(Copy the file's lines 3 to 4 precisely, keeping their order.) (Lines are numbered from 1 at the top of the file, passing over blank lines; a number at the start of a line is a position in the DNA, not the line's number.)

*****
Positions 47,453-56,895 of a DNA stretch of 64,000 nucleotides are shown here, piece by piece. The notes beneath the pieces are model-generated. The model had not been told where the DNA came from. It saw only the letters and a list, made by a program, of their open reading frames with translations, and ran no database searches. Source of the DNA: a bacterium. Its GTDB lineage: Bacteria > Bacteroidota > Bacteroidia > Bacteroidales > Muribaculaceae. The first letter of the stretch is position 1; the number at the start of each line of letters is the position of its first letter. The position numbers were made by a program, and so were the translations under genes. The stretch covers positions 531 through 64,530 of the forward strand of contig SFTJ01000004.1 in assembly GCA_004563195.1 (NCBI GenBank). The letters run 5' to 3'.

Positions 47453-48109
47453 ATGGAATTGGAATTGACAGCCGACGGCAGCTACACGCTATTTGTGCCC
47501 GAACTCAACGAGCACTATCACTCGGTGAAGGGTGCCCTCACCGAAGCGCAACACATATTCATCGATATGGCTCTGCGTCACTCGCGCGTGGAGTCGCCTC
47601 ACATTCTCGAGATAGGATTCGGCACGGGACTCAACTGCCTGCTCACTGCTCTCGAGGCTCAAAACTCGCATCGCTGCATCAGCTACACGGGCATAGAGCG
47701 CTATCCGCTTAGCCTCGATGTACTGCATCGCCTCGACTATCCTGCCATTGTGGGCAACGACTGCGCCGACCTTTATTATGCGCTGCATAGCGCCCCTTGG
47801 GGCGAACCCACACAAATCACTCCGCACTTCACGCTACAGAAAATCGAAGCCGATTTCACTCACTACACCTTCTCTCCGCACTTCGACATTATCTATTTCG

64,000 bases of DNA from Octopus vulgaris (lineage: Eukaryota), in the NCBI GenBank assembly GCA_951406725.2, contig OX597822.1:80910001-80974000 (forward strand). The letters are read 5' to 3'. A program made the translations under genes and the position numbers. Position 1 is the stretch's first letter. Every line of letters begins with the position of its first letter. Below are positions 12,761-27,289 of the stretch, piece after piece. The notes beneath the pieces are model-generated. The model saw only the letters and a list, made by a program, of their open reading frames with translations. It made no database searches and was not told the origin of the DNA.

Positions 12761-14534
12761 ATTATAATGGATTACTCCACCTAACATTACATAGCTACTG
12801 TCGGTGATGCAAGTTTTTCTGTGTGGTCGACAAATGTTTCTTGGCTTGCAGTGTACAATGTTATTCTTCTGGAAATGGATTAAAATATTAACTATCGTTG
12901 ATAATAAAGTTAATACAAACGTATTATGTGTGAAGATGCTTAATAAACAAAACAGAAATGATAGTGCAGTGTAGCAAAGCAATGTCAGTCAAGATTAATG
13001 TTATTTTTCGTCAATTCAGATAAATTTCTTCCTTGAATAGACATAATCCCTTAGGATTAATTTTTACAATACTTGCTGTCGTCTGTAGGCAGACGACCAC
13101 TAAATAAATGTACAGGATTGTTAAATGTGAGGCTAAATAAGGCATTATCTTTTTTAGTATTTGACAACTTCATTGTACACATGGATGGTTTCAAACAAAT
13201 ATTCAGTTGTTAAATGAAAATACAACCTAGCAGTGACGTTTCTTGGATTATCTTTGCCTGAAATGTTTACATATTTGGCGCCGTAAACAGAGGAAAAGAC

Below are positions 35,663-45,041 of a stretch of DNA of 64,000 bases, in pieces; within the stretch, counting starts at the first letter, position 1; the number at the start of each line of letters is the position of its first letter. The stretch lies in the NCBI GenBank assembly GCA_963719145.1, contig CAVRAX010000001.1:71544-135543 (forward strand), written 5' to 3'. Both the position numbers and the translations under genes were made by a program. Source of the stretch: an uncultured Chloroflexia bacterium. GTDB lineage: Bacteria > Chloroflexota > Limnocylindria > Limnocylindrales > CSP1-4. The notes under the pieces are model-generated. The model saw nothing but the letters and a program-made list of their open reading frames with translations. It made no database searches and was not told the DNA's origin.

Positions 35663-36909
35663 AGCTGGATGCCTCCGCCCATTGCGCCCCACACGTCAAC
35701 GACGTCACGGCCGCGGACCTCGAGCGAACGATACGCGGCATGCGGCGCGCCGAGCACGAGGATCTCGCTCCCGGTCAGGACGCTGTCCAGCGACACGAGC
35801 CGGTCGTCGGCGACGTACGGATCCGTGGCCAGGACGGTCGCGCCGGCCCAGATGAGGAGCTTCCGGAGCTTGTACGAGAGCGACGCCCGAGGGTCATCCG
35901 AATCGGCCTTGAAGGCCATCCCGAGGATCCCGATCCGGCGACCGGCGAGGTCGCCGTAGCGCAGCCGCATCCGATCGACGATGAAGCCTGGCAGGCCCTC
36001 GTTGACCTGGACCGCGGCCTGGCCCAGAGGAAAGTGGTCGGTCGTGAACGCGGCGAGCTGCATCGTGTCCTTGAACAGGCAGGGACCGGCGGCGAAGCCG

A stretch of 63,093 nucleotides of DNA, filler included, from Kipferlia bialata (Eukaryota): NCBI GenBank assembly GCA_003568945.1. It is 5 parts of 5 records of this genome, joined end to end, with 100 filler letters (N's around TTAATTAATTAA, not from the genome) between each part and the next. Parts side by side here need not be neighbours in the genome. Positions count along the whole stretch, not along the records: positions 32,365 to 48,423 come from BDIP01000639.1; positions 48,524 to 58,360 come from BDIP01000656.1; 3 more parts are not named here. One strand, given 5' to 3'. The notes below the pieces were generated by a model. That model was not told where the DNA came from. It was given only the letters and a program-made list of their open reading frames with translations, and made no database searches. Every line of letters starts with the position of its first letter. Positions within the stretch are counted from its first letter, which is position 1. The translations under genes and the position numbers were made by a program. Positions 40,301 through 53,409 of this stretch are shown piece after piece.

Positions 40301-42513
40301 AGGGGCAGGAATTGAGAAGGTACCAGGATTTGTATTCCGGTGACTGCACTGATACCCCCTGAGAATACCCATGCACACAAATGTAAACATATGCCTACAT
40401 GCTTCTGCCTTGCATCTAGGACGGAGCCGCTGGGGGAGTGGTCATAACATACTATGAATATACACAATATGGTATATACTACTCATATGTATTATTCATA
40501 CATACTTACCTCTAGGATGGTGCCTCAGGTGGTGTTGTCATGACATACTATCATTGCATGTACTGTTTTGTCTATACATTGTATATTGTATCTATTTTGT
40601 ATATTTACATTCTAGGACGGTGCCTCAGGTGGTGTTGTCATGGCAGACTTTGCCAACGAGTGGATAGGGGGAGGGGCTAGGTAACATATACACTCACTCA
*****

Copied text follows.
47453 ATGGAATTGGAATTGACAGCCGACGGCAGCTACACGCTATTTGTGCCC
47501 GAACTCAACGAGCACTATCACTCGGTGAAGGGTGCCCTCACCGAAGCGCAACACATATTCATCGATATGGCTCTGCGTCACTCGCGCGTGGAGTCGCCTC